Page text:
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We are generally conditioned by predictable effects of the traditional or known materials. However, when we discover that any peculiar configuration or additional input creates an experience that is different from the one that is predictable, and we get a tool for a make-believe effect.

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Mirrors play a very important role in creation of duplicate spaces. We are conditioned by the fact that load-bearing walls are opaque, so a glass wall seems different. Till recently transparent material like glass was flat and stiff plate, but plastics now allow two way curvatures, and can also be flexible. Rooms other than the nominal square or rectangular shape provide an unusual experience. Echoes and reverberation of sound provide predictable space dimensions, but different perception gives unusual experience of the space. Lights and shadows mould the visible space. Ionized air endows a garden like freshness in an otherwise stifled space. Indian epic Maha-Bharat mentions of a Laksha Griha (literally a house of Lac or wax), a place where solid looking floors were water surfaces, and water surfaces were real floors.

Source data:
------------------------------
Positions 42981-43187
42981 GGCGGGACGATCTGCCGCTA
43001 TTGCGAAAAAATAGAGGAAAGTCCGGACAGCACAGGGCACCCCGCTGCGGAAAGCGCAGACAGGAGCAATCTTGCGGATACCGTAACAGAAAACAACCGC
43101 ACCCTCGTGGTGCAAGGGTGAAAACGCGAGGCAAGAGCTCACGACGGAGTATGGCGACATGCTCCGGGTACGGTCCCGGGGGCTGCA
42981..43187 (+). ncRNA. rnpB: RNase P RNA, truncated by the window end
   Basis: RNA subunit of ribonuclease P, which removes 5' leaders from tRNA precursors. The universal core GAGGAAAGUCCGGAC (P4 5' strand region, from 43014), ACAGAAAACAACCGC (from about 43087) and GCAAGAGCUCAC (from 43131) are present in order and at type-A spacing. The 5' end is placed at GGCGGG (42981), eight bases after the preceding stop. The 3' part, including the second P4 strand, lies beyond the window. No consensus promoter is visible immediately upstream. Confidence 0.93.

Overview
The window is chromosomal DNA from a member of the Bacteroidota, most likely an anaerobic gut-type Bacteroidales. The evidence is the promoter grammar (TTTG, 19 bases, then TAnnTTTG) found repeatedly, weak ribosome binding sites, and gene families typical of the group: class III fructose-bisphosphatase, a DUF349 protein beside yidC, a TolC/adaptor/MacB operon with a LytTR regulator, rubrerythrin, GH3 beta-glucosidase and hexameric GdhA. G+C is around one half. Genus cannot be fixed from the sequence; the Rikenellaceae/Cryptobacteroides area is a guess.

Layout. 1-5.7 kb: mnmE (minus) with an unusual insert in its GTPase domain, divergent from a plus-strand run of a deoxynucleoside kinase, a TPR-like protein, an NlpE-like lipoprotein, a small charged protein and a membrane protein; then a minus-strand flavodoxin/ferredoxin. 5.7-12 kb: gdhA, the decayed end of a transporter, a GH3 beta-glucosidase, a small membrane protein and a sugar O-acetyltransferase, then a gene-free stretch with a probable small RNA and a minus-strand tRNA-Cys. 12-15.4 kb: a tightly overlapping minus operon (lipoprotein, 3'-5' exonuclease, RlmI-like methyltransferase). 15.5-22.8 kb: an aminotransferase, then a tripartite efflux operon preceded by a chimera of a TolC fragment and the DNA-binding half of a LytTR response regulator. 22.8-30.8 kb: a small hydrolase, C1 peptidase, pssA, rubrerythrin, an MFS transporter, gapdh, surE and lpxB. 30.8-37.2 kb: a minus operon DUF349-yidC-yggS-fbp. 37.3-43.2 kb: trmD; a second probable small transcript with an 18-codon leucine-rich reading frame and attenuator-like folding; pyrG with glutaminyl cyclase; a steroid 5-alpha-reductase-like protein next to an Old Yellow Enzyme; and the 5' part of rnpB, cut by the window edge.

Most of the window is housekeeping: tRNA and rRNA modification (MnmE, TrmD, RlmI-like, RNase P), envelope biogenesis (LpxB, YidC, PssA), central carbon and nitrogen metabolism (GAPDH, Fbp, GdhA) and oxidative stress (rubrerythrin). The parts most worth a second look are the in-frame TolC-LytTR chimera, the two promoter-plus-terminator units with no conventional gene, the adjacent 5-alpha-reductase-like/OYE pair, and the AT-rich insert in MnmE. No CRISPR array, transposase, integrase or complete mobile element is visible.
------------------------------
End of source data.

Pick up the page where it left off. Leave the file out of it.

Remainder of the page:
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A society by a tacit understanding accepts certain words, signs metaphors, and indications as allowable and non allowable actions (warnings, danger, caution, etc.). When such commonly acceptable norms are displayed, they function almost like a real barricade. Signs like Caution, Danger, ‘Do not trespass’, ‘keep off the grass’, etc. operate as barriers. Metaphysical barricades are indicative and unreal, or make-believe. Make-believe barriers exploit the instinctive associations and conditioning of physiological and mental faculties.

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In real life we do use the stage like make-believe and indicative effects. We use these to create situations that are called ‘dramatic or melodramatic’. Discotheques, Night Clubs, Amusement Parks, etc., are places where such make-believe effects are extensively exploited.

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CLAY MATERIALS for SURFACE FINISHES and PRODUCTS MAKING > Part -I

Post 706 -by Gautam Shah

Part -II will deal with ADDITIVES for CLAYS

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Surface finishes and Products composed with CLAY as the prime raw material have been used, for every conceivable purpose and in all parts of the world. Clay is preferred for : Abundant supply, cheapness, universal availability, insulation qualities, ecological value and simplicity of application. Clay finishes and products have some drawbacks like: shrinkage on drying, i.e., cracking, poor weathering qualities, lack of homogeneity in dry state, high water permeability -hygroscopic, poor bonding to a substrate peel-off, vulnerability to white ants and insects.